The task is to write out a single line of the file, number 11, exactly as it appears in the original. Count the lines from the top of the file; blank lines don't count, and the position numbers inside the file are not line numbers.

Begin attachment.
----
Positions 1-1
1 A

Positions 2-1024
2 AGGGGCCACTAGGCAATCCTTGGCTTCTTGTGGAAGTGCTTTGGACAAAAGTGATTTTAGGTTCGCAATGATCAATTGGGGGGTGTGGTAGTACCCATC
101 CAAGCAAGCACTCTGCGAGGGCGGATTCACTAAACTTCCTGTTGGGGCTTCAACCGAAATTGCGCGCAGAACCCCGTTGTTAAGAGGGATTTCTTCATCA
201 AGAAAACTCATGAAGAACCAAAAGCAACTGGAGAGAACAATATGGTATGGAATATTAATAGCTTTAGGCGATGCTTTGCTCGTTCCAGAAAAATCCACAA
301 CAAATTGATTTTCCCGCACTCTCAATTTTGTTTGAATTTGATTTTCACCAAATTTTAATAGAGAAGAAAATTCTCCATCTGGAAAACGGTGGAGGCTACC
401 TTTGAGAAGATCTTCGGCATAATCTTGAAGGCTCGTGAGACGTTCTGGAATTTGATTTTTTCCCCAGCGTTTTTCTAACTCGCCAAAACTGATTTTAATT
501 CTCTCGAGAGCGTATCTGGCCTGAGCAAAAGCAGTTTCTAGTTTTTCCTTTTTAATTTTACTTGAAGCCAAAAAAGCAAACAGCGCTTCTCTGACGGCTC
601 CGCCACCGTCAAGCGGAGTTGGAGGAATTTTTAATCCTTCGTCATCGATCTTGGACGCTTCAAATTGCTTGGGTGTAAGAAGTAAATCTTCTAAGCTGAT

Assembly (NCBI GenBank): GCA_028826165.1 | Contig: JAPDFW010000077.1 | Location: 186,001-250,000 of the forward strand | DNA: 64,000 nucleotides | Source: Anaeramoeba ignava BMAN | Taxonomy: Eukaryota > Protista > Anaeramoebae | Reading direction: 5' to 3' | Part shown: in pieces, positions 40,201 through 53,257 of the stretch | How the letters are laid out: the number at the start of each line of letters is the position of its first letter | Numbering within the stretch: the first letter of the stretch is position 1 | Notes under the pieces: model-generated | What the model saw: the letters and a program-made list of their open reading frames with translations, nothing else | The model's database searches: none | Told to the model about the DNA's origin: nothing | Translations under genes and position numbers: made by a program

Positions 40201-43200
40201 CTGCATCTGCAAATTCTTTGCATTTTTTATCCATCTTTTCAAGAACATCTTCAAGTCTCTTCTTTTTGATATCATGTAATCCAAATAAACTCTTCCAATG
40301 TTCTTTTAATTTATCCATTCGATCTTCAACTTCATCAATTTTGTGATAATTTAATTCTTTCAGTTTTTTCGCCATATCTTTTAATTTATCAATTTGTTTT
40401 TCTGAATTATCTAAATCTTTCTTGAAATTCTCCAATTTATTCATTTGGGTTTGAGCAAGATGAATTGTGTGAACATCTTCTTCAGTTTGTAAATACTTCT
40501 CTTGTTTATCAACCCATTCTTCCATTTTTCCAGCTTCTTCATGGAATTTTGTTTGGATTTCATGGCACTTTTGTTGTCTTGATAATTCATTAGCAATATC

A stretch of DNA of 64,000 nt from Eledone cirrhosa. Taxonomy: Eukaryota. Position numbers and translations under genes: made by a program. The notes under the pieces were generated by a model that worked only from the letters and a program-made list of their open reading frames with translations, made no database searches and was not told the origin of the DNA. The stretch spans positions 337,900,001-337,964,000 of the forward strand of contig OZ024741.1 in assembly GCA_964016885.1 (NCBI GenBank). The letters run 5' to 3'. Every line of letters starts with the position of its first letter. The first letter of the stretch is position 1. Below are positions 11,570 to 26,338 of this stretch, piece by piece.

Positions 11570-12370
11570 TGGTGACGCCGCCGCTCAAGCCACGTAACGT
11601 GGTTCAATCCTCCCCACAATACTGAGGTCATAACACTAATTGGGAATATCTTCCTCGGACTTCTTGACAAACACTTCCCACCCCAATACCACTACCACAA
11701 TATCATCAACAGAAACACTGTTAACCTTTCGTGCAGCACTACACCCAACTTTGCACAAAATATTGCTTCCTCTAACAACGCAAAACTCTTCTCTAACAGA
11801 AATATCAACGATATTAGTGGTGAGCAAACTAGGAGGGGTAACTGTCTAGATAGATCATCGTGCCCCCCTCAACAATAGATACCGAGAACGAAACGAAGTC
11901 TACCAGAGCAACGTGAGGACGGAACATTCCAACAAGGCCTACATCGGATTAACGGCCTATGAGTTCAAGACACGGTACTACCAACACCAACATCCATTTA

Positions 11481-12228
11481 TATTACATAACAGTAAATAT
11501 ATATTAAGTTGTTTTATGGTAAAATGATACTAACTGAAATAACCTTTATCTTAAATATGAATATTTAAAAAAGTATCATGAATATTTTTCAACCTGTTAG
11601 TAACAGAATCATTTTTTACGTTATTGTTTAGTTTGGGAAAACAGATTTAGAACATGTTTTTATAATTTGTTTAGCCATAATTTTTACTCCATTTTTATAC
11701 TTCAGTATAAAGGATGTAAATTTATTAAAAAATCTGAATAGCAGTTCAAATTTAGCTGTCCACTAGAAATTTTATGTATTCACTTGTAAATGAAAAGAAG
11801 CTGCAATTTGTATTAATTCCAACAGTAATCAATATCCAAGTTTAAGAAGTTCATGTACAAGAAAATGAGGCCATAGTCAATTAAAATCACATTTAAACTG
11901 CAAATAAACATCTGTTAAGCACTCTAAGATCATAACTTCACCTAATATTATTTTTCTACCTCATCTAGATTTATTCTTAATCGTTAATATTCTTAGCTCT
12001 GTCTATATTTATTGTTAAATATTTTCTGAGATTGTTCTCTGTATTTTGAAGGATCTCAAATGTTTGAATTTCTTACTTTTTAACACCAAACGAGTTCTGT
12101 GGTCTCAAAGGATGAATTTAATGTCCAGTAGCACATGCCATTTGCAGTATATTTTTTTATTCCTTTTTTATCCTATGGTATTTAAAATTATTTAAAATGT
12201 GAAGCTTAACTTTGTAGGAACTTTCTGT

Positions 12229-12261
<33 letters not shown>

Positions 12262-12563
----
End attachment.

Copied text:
Assembly (NCBI GenBank): GCA_028826165.1 | Contig: JAPDFW010000077.1 | Location: 186,001-250,000 of the forward strand | DNA: 64,000 nucleotides | Source: Anaeramoeba ignava BMAN | Taxonomy: Eukaryota > Protista > Anaeramoebae | Reading direction: 5' to 3' | Part shown: in pieces, positions 40,201 through 53,257 of the stretch | How the letters are laid out: the number at the start of each line of letters is the position of its first letter | Numbering within the stretch: the first letter of the stretch is position 1 | Notes under the pieces: model-generated | What the model saw: the letters and a program-made list of their open reading frames with translations, nothing else | The model's database searches: none | Told to the model about the DNA's origin: nothing | Translations under genes and position numbers: made by a program